If we take two vessels, fill them with electrolytes with different charges and put a diaphragm between them, then an interaction of liquids will give rise to an electric current. The movement of electrons from one pole to another – this principle, according to archaeological research, was known thousands of years ago. The only question is the material from which the battery was made, and recently in Harvard proposed a new efficient type of organic batteries.
Traditionally, the best materials for electrolytes of flowing batteries are bromine and vanadium compounds dissolved in acid. Components are expensive, corrosive, requiring corrosion protection for the entire battery design. Over the search for their replacement, scientists have been fighting for a long time and in 2014 at Harvard began a large-scale project to study quinones. This is a common name for organic molecules that are used to store energy – researchers had to study more than 10,000 species in search of suitable ones.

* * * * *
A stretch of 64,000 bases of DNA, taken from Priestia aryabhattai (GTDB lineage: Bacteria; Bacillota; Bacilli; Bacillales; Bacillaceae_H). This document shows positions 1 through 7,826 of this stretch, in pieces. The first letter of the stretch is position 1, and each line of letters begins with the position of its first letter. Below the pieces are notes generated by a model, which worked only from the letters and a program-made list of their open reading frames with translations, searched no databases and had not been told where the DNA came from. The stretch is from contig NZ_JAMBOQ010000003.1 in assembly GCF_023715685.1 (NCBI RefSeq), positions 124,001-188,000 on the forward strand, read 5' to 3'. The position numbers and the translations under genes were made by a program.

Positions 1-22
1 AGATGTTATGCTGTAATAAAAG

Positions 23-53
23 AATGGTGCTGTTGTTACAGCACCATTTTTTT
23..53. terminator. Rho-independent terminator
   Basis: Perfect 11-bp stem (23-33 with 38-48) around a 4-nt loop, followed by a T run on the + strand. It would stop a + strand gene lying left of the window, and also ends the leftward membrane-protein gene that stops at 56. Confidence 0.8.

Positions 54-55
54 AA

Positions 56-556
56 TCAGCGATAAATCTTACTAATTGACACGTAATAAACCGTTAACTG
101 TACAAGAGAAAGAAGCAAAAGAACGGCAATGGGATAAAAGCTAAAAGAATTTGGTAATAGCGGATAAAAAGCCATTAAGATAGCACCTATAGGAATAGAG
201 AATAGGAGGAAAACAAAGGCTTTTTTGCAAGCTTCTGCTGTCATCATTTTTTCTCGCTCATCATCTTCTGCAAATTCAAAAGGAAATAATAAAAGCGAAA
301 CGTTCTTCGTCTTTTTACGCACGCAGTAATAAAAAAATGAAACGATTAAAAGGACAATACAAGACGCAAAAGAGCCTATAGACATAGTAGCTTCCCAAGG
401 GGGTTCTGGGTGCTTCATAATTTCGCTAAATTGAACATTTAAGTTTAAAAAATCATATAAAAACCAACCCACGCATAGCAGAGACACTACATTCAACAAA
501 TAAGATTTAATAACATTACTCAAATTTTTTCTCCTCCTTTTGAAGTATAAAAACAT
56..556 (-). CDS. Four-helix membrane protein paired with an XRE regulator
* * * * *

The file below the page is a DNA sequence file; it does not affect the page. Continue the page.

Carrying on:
First, scientists managed to replace bromine with ferrocyanide and switch from acid to alkali, then they modified vitamin B2, and last year they refused from caustic mixtures in favor of neutral aqueous solutions. And today the world is presented with a new quinone, a man-made organic molecule with outstanding indicators of capacity and durability. It was called “Methuselah”, in honor of the old biblical old man.
In tests, the battery with molecules Methusel in a weak alkaline solution showed a loss level of 0.001% per charge-discharge cycle, not more than 0.01% per day of work. This means that the degradation of the battery will be only 3% per year and it will be able to compete with other types of batteries. The cost of such a battery is also low, which allows us to talk about its future mass application when the technology is transferred to commercial tracks.js.src = “&version=v2.8”; 'script', 'facebook-jssdk'));